The features of the stern old man relaxed.  "You are perhaps right, William," he at length replied; "but ye were aye a luckier man than me,—luckier for this world, I'm sure, an' maybe for the next.  I had aye to seek, an' aften without finding, the good that came in your gate o' itsel'.  Now that age is coming upon us, ye get a snug rental frae the little houses, an' I hae naething; an' ye hae character an' credit; but wha would trust me, or cares for me?  Ye hae been made an elder o' the kirk, too, I hear, an' I am still a reprobate; but we were a' born to be just what we are, an' sae maun submit.  An' your son, too, shares in your luck.  He has heart an' hand, an' my whelps neither; an' the girl Henry, that scouts that sot there, likes him; but what wonder o' that?  But you are right, William; we maun be friends.  Pledge me."  The little cask was produced; and, filling the measures, he nodded to Earnest and his father.  They pledged him, when, as if seized by a sudden frenzy, he filled his measure thrice in hasty succession, draining it each time to the bottom, and then flung it down with a short, hoarse laugh.  His sons, who would fain have joined with him, he repulsed with a firmness of manner which he had not before exhibited.  "No, whelps," he said; "get sober as fast as ye can."

    "We had better," whispered Earnest to his father, "not sleep in the cave to-night."

    "Let me hear now o' your quarrel, Earnest," said Eachan; "your father was a more prudent man than you; and, however much he wronged me, did it without quarrelling."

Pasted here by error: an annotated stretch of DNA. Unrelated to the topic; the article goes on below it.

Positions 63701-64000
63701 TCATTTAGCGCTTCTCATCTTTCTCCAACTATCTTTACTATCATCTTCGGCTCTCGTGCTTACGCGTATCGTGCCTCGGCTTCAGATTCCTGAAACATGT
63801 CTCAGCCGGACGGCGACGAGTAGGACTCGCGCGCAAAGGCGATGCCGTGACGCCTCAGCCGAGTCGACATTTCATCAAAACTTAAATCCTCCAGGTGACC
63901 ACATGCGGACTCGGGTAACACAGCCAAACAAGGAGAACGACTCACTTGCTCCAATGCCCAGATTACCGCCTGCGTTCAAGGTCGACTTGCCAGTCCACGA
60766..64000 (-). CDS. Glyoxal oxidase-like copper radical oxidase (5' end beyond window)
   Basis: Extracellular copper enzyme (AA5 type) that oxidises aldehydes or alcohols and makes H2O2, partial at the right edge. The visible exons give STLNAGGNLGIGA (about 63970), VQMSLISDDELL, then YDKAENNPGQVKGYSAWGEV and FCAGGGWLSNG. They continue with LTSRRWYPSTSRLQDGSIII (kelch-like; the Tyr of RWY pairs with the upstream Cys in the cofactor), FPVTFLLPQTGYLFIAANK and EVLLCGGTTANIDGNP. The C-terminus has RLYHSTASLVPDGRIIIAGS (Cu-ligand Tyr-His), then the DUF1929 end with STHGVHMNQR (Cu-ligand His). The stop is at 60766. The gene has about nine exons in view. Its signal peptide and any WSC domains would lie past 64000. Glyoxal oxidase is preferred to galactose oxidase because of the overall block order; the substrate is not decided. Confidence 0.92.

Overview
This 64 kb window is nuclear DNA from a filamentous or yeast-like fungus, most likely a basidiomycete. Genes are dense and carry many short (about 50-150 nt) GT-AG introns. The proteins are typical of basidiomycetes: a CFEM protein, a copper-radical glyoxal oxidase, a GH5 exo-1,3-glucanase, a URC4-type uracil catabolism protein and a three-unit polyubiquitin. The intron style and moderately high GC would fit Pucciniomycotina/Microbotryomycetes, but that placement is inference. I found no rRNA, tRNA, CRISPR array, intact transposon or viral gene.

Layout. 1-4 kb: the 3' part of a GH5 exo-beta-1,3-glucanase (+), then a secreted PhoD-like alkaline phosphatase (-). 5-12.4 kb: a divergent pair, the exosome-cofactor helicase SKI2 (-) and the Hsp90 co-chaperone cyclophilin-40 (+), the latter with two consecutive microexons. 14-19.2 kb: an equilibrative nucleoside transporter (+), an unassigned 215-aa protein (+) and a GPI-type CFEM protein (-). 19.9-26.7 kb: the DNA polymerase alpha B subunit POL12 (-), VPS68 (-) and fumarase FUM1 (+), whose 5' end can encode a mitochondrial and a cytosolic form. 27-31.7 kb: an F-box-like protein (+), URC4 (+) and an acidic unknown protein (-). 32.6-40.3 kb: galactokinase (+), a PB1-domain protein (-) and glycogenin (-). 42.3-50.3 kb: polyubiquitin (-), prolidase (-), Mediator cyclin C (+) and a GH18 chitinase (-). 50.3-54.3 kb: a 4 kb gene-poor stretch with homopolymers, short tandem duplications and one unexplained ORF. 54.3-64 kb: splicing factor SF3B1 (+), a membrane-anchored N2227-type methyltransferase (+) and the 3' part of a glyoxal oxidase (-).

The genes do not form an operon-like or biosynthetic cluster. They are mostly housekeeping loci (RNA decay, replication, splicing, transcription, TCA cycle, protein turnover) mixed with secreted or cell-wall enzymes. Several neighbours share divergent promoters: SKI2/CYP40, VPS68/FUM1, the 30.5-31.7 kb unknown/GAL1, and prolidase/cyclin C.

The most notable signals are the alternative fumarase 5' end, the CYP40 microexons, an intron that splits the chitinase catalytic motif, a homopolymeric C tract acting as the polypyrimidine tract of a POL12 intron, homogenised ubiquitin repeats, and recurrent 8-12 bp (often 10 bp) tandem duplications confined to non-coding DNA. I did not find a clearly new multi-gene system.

"The quarrel was none of my seeking," replied Earnest.  "I was insulted by your sons, and would have borne it for the sake of what they seemed to forget; but there was another whom they also insulted, and that I could not bear."

    "The girl Henry.  And what then?"

    "Why, my cousins may tell the rest.  They were mean enough to take odds against me, and I just beat the two spiritless fellows that did so."

    But why record the quarrels of this unfortunate evening?  An hour or two passed away in disagreeable bickerings, during which the patience of even the old fisherman was worn out, and that of Earnest had failed him altogether.  They both quitted the cave, boisterous as the night was,—and it was now stormier than ever,' and, heaving off their boat till she rode at the full length of her swing from the shore, sheltered themselves under the sail.  The Macinlas returned next evening to Tarbet; but, though the wind moderated during the day, the yawl of William Beth did not enter the Bay of Cromarty.  Weeks passed away, during which the clergyman of the place corresponded regarding the missing fisherman with all the lower parts of the Frith, but they had disappeared, as it seemed, for ever.


WHERE the northern Sutor sinks into the low sandy tract that nearly fronts the town of Cromarty, there is a narrow grassy terrace raised but a few yards over the level of the beach.  It is sheltered behind by a steep, undulating bank; for, though the rock here and there juts out, it is too rich in vegetation to be termed a precipice.  It is a sweet little spot, with its grassy slopes, that recline towards the sun, partially covered with thickets of wild rose and honeysuckle, and studded in their season with violets and daisies and the delicate rock geranium.  Towards its eastern extremity, with the bank rising immediately behind, and an open space in front, which seemed to have been cultivated at one time as a garden, there stood a picturesque little cottage.  It was that of the widow of William Beth.  Five years had now elapsed since the disappearance of her son and husband, and the cottage bore the marks of neglect and decay.  The door and window, bleached white by the sea-winds, shook loosely to every breeze; clusters of chickweed luxuriated in the hollows of the thatch, or mantled over the eaves; and a honeysuckle, that had twisted itself round the chimney, lay withering in a tangled mass at the foot of the wall.